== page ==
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Supporting Survivors of Cancer

Credit LIz West / Creative Commons
Creative Commons

More than a million people get cancer every year in the United States, with about 22,000 new cases in Connecticut in 2014. But, thanks to better detection and more advanced treatment, the number of people surviving cancer is growing rapidly. There are 13 million survivors alive today.

So, most of us likely know someone with cancer...a neighbor, a friend, or more often, a member of our family.

The American Cancer Society says that three-out-of-four families have at least one person in their family who has survived cancer...and that number is rising every year. 

Surviving is a long and arduous process that takes an emotional toll on the whole family. When a person is diagnosed with cancer, the whole family has cancer too.

Most hospitals offer a wide variety of supports to families in need - from help with insurance forms and advice on what to eat to help in finding a wig to cover a person’s loss of hair. But, each cancer is as unique as the person who has it, making it hard to meet the needs of everyone.

But, as our guests today will tell you, surviving cancer is part of a long and difficult journey that may include surgery, chemotherapy, radiation and what may seem like an endless battery of tests and scans that challenge a survivor’s strength and spirit.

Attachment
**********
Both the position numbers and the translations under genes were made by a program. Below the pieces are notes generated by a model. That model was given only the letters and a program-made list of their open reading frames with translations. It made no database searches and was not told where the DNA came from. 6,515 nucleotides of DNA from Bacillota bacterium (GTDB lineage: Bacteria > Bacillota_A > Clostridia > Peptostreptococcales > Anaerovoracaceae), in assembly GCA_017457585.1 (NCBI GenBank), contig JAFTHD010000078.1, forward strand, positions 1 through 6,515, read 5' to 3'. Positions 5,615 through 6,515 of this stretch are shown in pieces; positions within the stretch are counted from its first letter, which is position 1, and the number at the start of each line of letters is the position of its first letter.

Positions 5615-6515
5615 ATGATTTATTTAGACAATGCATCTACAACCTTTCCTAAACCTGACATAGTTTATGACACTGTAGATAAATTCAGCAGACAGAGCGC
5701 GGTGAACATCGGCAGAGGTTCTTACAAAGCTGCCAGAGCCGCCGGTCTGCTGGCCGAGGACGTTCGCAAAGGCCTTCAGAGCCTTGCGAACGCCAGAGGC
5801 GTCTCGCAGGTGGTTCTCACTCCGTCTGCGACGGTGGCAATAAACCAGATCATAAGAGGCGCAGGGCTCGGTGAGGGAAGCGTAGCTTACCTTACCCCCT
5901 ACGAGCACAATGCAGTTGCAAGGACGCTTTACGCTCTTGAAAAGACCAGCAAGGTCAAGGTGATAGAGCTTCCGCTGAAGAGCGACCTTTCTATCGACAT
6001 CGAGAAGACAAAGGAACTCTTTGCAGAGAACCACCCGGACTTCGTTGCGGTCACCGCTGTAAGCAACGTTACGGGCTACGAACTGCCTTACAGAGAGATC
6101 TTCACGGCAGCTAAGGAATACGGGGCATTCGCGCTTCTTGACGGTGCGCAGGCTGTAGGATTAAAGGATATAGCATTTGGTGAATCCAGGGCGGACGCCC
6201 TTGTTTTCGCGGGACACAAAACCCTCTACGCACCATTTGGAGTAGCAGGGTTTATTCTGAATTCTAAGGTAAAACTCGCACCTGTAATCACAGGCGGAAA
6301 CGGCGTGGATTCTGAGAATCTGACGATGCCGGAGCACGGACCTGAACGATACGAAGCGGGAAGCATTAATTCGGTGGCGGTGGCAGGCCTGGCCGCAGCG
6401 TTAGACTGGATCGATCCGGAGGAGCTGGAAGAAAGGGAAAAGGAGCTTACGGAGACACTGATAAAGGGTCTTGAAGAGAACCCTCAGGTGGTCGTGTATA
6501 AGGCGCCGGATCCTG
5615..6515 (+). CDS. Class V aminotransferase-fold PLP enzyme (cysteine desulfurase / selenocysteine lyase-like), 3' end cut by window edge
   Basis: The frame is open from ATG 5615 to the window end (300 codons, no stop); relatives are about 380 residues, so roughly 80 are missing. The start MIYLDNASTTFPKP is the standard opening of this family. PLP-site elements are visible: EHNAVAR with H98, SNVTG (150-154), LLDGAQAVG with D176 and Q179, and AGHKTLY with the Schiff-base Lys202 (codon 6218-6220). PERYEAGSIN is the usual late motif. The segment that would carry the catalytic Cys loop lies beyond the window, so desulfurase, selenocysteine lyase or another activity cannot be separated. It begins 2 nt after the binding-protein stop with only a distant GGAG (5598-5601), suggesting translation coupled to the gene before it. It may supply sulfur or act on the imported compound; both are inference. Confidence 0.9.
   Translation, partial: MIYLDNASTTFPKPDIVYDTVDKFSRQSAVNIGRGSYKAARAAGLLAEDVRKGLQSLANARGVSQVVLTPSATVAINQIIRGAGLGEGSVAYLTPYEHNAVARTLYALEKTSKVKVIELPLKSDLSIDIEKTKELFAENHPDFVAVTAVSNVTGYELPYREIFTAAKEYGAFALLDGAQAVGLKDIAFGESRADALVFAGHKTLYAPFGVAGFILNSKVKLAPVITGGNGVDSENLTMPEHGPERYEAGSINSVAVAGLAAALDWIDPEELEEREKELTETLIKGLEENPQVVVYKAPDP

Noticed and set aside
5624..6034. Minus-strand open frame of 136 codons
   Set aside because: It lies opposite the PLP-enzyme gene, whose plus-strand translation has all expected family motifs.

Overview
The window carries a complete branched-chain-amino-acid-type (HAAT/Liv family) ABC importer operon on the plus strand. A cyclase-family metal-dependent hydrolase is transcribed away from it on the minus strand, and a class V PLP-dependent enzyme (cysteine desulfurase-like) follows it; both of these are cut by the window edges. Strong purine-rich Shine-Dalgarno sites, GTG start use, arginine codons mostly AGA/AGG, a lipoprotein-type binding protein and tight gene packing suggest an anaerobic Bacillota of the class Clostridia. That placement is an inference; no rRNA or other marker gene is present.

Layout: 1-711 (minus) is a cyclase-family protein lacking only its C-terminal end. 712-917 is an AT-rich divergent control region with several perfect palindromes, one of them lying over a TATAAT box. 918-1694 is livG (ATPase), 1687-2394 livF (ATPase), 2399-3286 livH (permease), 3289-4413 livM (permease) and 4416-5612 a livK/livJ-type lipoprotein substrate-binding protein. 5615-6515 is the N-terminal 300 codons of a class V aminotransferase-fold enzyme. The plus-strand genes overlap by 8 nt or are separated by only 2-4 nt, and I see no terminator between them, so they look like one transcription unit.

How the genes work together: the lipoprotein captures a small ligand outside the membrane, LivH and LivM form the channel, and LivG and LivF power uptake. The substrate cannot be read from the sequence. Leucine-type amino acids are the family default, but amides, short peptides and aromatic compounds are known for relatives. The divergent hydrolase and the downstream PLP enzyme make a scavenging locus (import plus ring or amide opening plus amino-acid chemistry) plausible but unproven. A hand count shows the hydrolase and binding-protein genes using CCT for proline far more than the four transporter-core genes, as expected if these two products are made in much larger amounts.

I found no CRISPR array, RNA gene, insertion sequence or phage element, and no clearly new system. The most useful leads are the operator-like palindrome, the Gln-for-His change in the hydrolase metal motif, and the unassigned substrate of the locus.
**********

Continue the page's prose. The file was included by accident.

And, that’s just the treatment.

There are still families to feed, jobs to perform, and bills to pay...not an easy task when we feel well. Are we doing enough to support cancer patients in their time of need?

Today, we talk to survivors and their families about what has worked for them and how we can do better.

We’d love to hear your stories, too.


  • Ellen Dornelas is a psychologist for Hartford HealthCare Cancer Institute
  • Hanna Chao is a primary care/urgent care physician at Yale and teaches at the VA in West Haven. She’s also a cancer survivor
  • Victor You is a 7th grade student at Amity Middle School in Bethany and Hanna’s son
  • Georg Papp Georg Papp is the owner of Bull Hill Workshopand the author of "The Authority of Outhouse/Backhouse/Privy Building" 
  • Pat Peta is a retired nurse and cancer survivor

Betsy started as an intern at WNPR in 2011 after earning a Master's Degree in American and Museum Studies from Trinity College. She served as the Senior Producer for 'The Colin McEnroe Show' for several years before stepping down in 2021 and returning to her previous career as a registered nurse. She still produces shows with Colin and the team when her schedule allows.

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